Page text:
Rebel star O’Mahony making Gabriel’s proud

IT was a debut that tumbled off a dream script. Time was slipping away on Cork’s All-Ireland minor football dream at the start of August with Armagh having taken a firm grip on their quarter-final.

The Rebels launched one last-ditch attack to overturn a two-points deficit in injury-time and were rewarded when sub Stephen O’Mahony was on the end of a move to poke a close-range shot to the net.

It was a memorable moment. O’Mahony had already made history when introduced in the 47th minute that afternoon, becoming the first player from Gabriel Rangers to grace the sod of Croke Park. It was a milestone for the West Cork club who draw their players from the villages of Ballydehob and Schull. Club PRO Noel Coakley retired recently as principal in Ballydehob NS and has kept a close eye on O’Mahony’s progress.

He said: “Stephen always showed great promise. Getting on the U16 county squad last year helped his progress and he was outstanding when we won the County U16 C championship as well. Unfortunately Stephen broke his collarbone in a club game in January. That ruled him out for a while but he’s come back strongly. He’s become a big impact sub.”

For a club, still in its infancy, tomorrow in Croke Park represents a special occasion. Coakley provides a quick synopsis of the club’s history.

“There were two separate teams in the parish from Ballydehob and Schull. But playing numbers proved to be a problem — you’d have enough for a team one year and you’d be struggling the next. A big driving force was a young curate called Fr George O’Mahony, who’s now a parish priest in Ballincollig. Mount Gabriel was common to both villages and Gabriel Rangers was formed in 1973.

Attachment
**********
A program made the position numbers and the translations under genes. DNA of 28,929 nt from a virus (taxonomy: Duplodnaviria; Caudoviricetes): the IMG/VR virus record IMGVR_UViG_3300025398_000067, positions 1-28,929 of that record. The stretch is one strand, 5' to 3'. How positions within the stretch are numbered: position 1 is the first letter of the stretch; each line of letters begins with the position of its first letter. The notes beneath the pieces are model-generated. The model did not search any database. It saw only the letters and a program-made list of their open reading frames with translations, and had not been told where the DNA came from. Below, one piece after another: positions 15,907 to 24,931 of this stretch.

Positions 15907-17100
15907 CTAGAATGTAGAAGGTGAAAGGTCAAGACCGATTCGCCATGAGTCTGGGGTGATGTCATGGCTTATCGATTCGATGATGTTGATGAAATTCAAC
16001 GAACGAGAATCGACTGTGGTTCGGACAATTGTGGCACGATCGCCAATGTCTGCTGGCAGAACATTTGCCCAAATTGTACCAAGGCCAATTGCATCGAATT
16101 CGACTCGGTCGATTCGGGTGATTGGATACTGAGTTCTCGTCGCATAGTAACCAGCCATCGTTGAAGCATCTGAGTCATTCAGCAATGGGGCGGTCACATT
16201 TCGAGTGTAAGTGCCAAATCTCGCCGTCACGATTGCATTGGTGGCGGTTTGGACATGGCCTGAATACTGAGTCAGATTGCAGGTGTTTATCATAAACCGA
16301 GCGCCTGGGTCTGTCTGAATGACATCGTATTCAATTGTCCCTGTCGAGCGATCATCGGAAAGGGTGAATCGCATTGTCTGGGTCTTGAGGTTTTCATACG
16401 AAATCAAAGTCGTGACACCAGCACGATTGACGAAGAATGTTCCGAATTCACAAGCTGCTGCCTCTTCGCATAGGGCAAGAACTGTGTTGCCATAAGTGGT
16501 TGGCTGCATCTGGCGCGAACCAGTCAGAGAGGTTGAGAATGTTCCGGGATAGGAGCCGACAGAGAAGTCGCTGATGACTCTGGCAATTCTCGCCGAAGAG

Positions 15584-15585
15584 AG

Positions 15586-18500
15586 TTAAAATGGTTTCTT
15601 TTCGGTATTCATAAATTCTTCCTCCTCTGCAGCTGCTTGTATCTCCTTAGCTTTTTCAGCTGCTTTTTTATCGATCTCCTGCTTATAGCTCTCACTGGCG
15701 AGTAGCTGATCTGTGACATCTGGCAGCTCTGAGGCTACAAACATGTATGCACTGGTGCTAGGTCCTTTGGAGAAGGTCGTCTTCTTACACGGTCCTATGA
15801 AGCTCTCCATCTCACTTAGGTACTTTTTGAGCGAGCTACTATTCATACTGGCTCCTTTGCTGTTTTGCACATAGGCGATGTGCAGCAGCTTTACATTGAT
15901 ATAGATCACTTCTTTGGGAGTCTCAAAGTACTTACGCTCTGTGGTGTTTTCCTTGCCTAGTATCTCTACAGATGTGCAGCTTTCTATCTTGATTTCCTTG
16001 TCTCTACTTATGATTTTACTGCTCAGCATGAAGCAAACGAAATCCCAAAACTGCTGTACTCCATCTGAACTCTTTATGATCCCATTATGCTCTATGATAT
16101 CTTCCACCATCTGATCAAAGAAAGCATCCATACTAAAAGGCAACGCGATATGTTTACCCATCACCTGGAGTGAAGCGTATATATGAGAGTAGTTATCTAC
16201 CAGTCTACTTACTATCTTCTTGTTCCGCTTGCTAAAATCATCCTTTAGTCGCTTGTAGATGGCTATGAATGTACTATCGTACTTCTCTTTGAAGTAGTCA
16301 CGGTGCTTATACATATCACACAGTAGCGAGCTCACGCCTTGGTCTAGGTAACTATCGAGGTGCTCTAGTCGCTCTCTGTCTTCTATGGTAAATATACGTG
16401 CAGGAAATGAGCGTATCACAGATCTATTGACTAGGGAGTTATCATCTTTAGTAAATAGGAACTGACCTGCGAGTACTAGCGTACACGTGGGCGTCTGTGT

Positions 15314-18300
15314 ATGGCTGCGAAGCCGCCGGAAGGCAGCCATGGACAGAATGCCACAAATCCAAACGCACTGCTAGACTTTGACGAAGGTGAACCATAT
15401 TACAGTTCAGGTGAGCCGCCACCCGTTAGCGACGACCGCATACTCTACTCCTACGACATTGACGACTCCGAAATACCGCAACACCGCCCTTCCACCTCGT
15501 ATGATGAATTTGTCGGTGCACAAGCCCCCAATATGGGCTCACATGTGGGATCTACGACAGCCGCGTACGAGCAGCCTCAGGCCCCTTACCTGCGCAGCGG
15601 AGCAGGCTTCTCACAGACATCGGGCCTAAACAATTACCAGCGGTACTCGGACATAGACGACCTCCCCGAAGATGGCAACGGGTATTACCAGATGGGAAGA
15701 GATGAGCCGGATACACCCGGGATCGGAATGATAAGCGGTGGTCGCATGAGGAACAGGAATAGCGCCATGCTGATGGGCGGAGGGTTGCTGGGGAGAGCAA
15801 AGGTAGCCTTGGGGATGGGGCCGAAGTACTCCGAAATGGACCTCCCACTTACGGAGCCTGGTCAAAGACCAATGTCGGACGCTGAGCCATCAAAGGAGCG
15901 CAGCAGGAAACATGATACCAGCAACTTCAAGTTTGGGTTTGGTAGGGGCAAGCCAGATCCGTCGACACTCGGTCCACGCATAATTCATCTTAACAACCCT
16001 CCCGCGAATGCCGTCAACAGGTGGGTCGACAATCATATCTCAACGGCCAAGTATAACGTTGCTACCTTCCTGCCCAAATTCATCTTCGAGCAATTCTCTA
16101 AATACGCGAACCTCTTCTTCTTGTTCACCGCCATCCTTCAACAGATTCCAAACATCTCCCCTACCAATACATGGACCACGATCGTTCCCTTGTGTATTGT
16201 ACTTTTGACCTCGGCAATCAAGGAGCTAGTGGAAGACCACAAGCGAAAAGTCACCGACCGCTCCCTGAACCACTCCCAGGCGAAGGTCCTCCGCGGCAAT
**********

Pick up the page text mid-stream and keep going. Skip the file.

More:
“There is a hurling tradition and interestingly people from the area have won All-Ireland medals for Cork while playing with other clubs. The Coughlan brothers, John and Dan, played with Glen Rovers. Dan, who died last year, was also a Cork senior selector, while John played with the Civil Service in Dublin in the 50’s, and marked Christy Ring while playing for Leinster in a Railway Cup final. More recently in the 70’s, Tadhg O’Sullivan played with Sarsfields and won All-Ireland minor and U21 medals.”

At club level this has also been a landmark season.

In 1978, Gabriel Rangers were elevated to Junior A football ranks in West Cork but have toiled since in that grade without success. Last Sunday week that barren run was finally ended when they claimed divisional honours against Clann na Gael.

“It was a very special day for us”, says club chairman Luke Nolan. “We lost in the 1979 final to O’Donovan Rossa, in 1983 to Ballinascarthy and in 2005 again to O’Donovan Rossa. It was unbelievable to witness the joy and relief after the game.”

Nolan’s son Pat featured for Cork at minor and U21, and has soldiered for the club junior football side for 22 years. He received the divisional accolade he craved at the age of 39.

“Obviously I was delighted for him. But all the players put in an unbelievable effort. The majority are based in Cork and it’s a 120 miles return journey to Ballydehob. We’ve a county junior quarter-final to look forward to now but the focus is tomorrow in Croke Park. There’s huge interest with Stephen involved. We’ve scraped (tickets) together from places like Tipperary and Belfast to help people. Everyone’s looking forward to it.”

More in this section

Sport Newsletter

Latest news from the world of sport, along with the best in opinion from our outstanding team of sports writers

Sign up